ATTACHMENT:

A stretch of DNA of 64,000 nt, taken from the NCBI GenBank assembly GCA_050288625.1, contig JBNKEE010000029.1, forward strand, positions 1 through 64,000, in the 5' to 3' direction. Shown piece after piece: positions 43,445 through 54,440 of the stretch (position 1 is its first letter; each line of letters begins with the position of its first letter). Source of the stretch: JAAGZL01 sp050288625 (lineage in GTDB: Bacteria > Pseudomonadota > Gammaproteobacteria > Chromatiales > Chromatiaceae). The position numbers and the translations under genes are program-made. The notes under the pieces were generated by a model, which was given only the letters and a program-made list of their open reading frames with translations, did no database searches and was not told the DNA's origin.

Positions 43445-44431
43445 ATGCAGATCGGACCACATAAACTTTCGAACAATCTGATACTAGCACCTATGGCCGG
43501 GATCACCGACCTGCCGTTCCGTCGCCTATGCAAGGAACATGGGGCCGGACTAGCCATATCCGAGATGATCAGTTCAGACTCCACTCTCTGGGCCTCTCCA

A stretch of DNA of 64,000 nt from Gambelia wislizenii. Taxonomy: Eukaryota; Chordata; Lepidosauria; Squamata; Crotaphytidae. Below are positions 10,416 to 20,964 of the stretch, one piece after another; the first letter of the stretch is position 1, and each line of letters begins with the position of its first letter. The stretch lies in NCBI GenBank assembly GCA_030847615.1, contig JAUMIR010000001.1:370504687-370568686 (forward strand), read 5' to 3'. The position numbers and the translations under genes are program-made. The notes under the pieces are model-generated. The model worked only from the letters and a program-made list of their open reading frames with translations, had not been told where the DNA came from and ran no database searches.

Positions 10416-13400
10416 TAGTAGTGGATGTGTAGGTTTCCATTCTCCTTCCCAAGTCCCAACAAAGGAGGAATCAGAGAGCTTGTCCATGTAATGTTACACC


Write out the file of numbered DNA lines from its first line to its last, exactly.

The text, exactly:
A stretch of DNA of 64,000 nt, taken from the NCBI GenBank assembly GCA_050288625.1, contig JBNKEE010000029.1, forward strand, positions 1 through 64,000, in the 5' to 3' direction. Shown piece after piece: positions 43,445 through 54,440 of the stretch (position 1 is its first letter; each line of letters begins with the position of its first letter). Source of the stretch: JAAGZL01 sp050288625 (lineage in GTDB: Bacteria > Pseudomonadota > Gammaproteobacteria > Chromatiales > Chromatiaceae). The position numbers and the translations under genes are program-made. The notes under the pieces were generated by a model, which was given only the letters and a program-made list of their open reading frames with translations, did no database searches and was not told the DNA's origin.

Positions 43445-44431
43445 ATGCAGATCGGACCACATAAACTTTCGAACAATCTGATACTAGCACCTATGGCCGG
43501 GATCACCGACCTGCCGTTCCGTCGCCTATGCAAGGAACATGGGGCCGGACTAGCCATATCCGAGATGATCAGTTCAGACTCCACTCTCTGGGCCTCTCCA

A stretch of DNA of 64,000 nt from Gambelia wislizenii. Taxonomy: Eukaryota; Chordata; Lepidosauria; Squamata; Crotaphytidae. Below are positions 10,416 to 20,964 of the stretch, one piece after another; the first letter of the stretch is position 1, and each line of letters begins with the position of its first letter. The stretch lies in NCBI GenBank assembly GCA_030847615.1, contig JAUMIR010000001.1:370504687-370568686 (forward strand), read 5' to 3'. The position numbers and the translations under genes are program-made. The notes under the pieces are model-generated. The model worked only from the letters and a program-made list of their open reading frames with translations, had not been told where the DNA came from and ran no database searches.

Positions 10416-13400
10416 TAGTAGTGGATGTGTAGGTTTCCATTCTCCTTCCCAAGTCCCAACAAAGGAGGAATCAGAGAGCTTGTCCATGTAATGTTACACC